Moreover, great compassion, routines for collaboration, and the capacity and drive to comprehend their counterparts are necessary to succeed in such transnational endeavors. Nevertheless, what is questionable is if such a procedure results in the development of international citizenship, endowing the people involved with institutionally secure and enforceable rights and obligations. In other words, rights are not only ethically justified but also effectively exercised. According to Article 20 of the EU Treaty on the Functioning of the EU, a citizen of the EU is a person who bears the nationality of an EU member state. EU membership is thus a supplement to, rather than a substitute for, national citizenship. European citizenship rights include appealing to EU representatives, initiating new legislative ideas, and participating in elections for different European institutions, both actively and passively (DeBardeleben & Hurrelmann, 2011). Furthermore, despite their political convergence, Europe’s nations continue to serve as a barrier to broad cultural uniformity. Diversity and distinction continue to be maintained in each country via the publishing industry.
However, the European Identity accentuates cultural identification. Nation-states’ defense of national cultural identities has remained a scholarly priority. The EU has functioned as a vital laboratory for exploring media and cultural identity. The EU is the result of a decade-long effort that began after WWII. Formerly adversarial regimes worked to create a political and economic framework. By the end of the century, 15 European states had formed a worldwide economic union with a growing waiting list. This new “European” cultural identity is linked to a transnational political public spotlight and universal citizenship.
The European identity is important for European integration in that. The EU is composed of nation-states committed to preserving their unique national cultures. The EU’s integration process has sparked a reassertion of regional identities, undermining nation-state hegemony. In some cases, such as the Basque Country and Catalonia in Spain and Wales, and Scotland in the United Kingdom, such regions are also ‘nations without states.’ Localism is inextricably linked to safeguarding cultural and national identity in that context. Indigenous mainstream presses have been lauded for their contribution to preserving distinct cultural identities within the larger state and enhancing the economic integration of member states, for example.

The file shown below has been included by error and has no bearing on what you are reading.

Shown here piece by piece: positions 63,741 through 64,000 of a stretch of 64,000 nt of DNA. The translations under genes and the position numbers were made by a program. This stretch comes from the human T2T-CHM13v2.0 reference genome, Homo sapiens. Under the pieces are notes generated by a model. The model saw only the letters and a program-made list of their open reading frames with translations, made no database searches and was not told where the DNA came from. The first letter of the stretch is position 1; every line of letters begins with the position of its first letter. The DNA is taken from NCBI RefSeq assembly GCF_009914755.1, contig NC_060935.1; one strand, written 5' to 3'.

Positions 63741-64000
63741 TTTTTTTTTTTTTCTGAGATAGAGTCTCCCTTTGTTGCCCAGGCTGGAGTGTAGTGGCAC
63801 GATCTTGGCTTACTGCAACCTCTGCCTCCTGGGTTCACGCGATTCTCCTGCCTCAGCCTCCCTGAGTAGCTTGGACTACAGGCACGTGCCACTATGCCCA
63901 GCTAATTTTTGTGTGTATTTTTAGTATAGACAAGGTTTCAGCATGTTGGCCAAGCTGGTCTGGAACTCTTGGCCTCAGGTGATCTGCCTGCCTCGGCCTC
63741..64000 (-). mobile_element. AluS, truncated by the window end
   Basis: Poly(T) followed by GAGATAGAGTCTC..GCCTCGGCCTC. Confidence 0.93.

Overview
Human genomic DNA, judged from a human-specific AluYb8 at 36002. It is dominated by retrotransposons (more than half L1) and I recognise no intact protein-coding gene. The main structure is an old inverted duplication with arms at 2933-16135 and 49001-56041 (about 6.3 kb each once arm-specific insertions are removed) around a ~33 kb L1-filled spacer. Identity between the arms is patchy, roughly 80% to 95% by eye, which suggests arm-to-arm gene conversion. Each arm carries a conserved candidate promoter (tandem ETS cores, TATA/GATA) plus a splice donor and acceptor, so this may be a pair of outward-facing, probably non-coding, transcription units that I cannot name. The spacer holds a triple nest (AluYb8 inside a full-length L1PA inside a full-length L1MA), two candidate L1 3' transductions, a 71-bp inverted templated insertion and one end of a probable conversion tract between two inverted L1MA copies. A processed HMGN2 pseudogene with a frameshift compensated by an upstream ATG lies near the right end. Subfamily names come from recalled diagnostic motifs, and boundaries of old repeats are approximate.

Free Trade Area
The European Union has one of the world’s most outward-looking economies, with over 500 million people. It is also the world’s biggest single market region in terms of population. One of the basic foundations of the EU was the freedom of commerce among its members, and the EU is dedicated to expanding free trade across the globe. The EU is in charge of the trade policies of its member nations and is in charge of negotiating trade agreements on their behalf.
Creating the European Identity has had numerous challenges; however, its emergence and growth within the confines of European unity are due to the shifting trajectory of integration. The European Identity developed based on basic motives: a manufactured nature, a development simultaneous to integration, and a realistic view by European elites (Risse, 2018). These objectives include developing an international stance for the EU, addressing the long-standing democratic deficit issue, battling the Eurosceptic and Eurosclerosis tides, and managing the cultural effect of the Eastern expansion.
Capello, R. (2018). Cohesion policies and the creation of European identity: The role of territorial identity. JCMS: Journal of Common Market Studies, 56(3), 489-503.
DeBardeleben, J., & Hurrelmann, A. (2011). Transnational Europe: Promise, paradox, limits: Palgrave.
Miller, R. L., & Day, G. (2012). The Evolution of European identities: Palgrave Macmillan.
Pfister, T. (2012). Activation of citizenship in Europe. Manchester University. Press.
Risse, T. (2018). 11. A European Identity? Europeanization and the Evolution of Nation-State Identities. In M.G Cowles & C. James. In Transforming Europe (2nd ed., pp. 198-216). Cornell University Press.
Royuela, V. (2020). Construction of a composite index of European identity. Social Indicators Research, 148(3), 831-861.
Tekiner, U. (2020). The ‘European (Union) identity’: An overview. E-International Relations.
Wiener, A. (2019). European integration theory. Oxford University Press.